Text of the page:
Cheng-Huang - Chinese god - China Religion answers questions


clay tile roof over small nondescript building with stone streets
Cheng-huang temple in the Forbidden City

Each city or village in China had its own Cheng-huang god to protect it, and a small temple to that god. Many of them were based on real men from that town who had been well known while they were alive. After a great man died, if he became a god, he would send dreams to people who were still alive to let them know. Cheng-huang protected the moats and walls of towns when enemies were attacking them.

He also made sure the King of the Dead didn't take any souls away without Cheng-huang's permission. And if anyone was doing anything bad in the town, Cheng-huang would send you dreams about who it was so you could stop them.

Other Chinese Gods
Learn by doing: Chinese poetry project

Bibliography and further reading about Chinese religion:

Chinese gods

The Gods and Goddesses of Ancient China, by Leonard Everett Fisher (2003). . One page for each god, with lots of pictures and some historical context.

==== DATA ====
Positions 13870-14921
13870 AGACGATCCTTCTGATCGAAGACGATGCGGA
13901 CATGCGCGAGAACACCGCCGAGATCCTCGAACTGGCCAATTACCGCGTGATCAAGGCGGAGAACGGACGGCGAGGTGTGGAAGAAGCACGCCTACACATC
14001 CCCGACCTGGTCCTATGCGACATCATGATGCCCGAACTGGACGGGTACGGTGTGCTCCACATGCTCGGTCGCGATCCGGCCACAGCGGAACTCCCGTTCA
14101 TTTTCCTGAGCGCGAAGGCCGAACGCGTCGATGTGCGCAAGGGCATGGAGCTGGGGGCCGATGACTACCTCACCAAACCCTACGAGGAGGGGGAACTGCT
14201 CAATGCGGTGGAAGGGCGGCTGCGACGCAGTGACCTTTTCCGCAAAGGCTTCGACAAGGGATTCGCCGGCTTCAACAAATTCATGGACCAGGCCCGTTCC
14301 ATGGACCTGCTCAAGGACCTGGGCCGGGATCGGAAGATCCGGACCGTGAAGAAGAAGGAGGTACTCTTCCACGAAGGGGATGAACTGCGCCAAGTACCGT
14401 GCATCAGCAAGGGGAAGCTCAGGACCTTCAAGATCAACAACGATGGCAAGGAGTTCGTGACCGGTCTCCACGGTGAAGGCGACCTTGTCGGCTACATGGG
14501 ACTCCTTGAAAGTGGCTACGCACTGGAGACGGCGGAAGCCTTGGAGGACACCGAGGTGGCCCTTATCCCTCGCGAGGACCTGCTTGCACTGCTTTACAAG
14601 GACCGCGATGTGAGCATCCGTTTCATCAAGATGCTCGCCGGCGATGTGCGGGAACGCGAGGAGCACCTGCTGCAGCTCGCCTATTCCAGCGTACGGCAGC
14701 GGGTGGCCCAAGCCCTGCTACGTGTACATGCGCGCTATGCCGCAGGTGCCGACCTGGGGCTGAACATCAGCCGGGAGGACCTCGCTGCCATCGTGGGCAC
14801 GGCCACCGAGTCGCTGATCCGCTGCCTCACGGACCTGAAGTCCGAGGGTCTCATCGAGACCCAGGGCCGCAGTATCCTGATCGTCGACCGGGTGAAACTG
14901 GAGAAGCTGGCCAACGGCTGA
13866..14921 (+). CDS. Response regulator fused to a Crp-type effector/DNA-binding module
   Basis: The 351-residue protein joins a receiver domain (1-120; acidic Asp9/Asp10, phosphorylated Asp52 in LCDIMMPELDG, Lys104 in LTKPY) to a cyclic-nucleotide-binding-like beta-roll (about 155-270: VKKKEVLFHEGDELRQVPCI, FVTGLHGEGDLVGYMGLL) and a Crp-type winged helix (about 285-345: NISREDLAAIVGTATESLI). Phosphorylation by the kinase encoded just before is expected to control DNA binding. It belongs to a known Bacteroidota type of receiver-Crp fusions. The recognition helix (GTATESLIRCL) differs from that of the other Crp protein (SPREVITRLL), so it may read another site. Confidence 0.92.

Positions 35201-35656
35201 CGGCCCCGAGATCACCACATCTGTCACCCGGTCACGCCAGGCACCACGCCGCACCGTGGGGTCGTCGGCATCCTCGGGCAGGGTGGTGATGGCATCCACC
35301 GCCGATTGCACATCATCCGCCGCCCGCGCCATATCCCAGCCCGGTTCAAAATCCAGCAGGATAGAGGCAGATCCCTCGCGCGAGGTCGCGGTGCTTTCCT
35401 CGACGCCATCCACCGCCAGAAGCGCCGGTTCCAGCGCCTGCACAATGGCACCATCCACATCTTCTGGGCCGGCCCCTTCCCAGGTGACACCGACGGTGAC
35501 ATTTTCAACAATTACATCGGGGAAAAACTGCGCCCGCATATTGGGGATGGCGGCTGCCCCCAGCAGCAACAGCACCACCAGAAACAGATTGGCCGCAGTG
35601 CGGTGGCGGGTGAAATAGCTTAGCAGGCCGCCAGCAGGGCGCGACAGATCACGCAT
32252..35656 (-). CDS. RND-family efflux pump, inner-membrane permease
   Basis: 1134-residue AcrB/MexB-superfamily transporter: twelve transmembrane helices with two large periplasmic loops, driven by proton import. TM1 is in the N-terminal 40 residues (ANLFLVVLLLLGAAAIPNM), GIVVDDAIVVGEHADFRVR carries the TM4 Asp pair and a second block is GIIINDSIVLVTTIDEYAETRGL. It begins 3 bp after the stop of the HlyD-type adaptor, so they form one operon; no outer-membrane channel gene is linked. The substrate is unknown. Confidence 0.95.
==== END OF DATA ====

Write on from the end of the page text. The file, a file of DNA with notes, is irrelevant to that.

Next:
Five Heavenly Emperors: Chinese Myths of Creation, by Song Nan Zhang (1994). Stories .

Chinese Mythology A to Z, by Jeremy Roberts (2004).

Dragons and Demons : Myths of China, by Stewart Ross (1998). A few Chinese stories, retold .

Dragons, Gods and Spirits from Chinese Mythology, by Tao Sanders (1983). More of a child's encyclopedia.

More about Chinese gods

More about Chinese religion
Ancient China

Professor Carr

Karen Eva Carr, PhD.
Assoc. Professor Emerita, History
Portland State University

Professor Carr holds a B.A. with high honors from Cornell University in classics and archaeology, and her M.A. and PhD. from the University of Michigan in Classical Art and Archaeology. She has excavated in Scotland, Cyprus, Greece, Israel, and Tunisia, and she has been teaching history to university students for a very long time.

Professor Carr's PSU page

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